You are using an older browser version. Please use a supported version for the best MSN experience.

Full Custom Trans-Am-Powered 1965 Ford Mustang

HOT ROD logo HOT ROD 6/2/2018 Hot Rod Network Staff
012-1965-Ford-Mustang-NASCAR-Power.jpg Full Custom Trans-Am-Powered 1965 Ford Mustang

Every shop has that one great customer—that one person who truly enjoys the process of the build and keeps coming back again and again for the next car. Some of the builds stay in the collection, and sometimes they move along to allow room/finances to build the next best thing. For Alloway's Hot Rod Shop that customer is George Lange, one of its longest-running customers. Lange, of St. Louis, has had numerous memorable cars built at Alloway's. As a matter of fact, we've featured several of them in the past here in Mustang Monthly and our sister titles. Just hit Mustang-360.com and you'll find features on previous builds like his 1967 Fairlane with a Boss 429 and Art Morrison chassis, Lange's 1967 Mustang with twin-turbos, or his 1957 Thunderbird with a supercharged small-block!

Research the modern Ford Mustang on MSN Autos

One of Lange's more recent builds was a 1969 Camaro for his son. Alloway's Hot Rod Shop built it as a safe driver and utilized suspension from Detroit Speed (DSE). Lange was so impressed with how the suspension worked he went back to Alloway's to have a nice driver built for himself with the same suspension. A driver that he could actually take to the track and beat the hell out of at will. Lange has had Alloway's build a couple of Mustangs in the past, but never an early fastback. Of course Alloway's crew didn't have to look too far for a starter vehicle, as they had several fastbacks out back in inventory, so to speak.

Once inside, the fastback was blown apart to begin the process. The DSE front and rear suspension was ordered up and the wheel and tire package was spec'd. Like most shops, the wheel and tire setup determines chassis and body modifications. Building around the wheels gives the final look the owner and the shop are looking for. In this case 18x9 front and 19x12 rears were planned. However, when the custom-designed Billet Specialties wheels arrived and the boxes were opened, the crew found a set of full polished wheels that weren't supposed to be polished. They were supposed to have a painted/coated center. "They were so pretty we hated to sandblast them and coat them. From there the build just snowballed. Now, it's too nice to take on the track," Alloway's Toby Caldwell explained of how the project grew.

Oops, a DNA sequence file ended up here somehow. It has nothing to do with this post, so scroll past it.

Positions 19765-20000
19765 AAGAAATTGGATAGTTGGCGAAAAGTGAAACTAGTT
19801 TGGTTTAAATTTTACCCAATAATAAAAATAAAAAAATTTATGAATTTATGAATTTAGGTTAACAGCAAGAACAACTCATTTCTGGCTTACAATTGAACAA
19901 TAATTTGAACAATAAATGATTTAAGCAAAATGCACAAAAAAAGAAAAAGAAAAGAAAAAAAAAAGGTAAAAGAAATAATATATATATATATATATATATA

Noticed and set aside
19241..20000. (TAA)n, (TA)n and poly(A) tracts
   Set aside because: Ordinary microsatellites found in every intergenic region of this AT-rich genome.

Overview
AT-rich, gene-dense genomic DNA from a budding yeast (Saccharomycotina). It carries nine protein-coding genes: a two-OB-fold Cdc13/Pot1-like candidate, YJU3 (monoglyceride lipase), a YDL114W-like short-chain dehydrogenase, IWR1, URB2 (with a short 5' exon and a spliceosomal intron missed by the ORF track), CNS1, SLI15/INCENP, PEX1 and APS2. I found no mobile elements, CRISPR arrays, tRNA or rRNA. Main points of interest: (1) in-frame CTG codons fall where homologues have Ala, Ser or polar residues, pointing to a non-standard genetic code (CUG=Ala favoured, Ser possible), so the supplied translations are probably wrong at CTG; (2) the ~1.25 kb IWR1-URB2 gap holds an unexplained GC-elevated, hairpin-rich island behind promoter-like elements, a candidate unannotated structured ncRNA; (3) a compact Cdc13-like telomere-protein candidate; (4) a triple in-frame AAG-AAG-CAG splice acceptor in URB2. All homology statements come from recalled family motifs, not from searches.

001-1965-Ford-Mustang-NASCAR-Power© Jorge Nunez 001-1965-Ford-Mustang-NASCAR-Power

With the decision to leave the wheels polished the fastback project took off with renewed fervor, and the original design plans went completely out the window. Every aspect of the project, from drivetrain to interior to even the exterior color, exploded with custom touches. That eye-searing red paint was certainly one of them. A lot of Alloway's projects are painted black; it's a color the shop is known for, but in this case Lange's fastback was sprayed 2018 Porsche Carmine Red. A big departure from the norm for this shop. What's not a break from tradition for Alloway's is building a nearly stock-looking ride with tucked bumpers, perfect gaps, and more. This '65 fastback received all those touches along with a fiberglass Shelby-style hood and laser-straight bodywork before the PPG base/clear was applied. You may notice the '66 Mustang model year "egg crate" grille in the nose instead of the year-correct '65 "honeycomb" grille. As Caldwell states, "We're building a hot rod, not a year-correct hot rod, so we use what we feel looks best."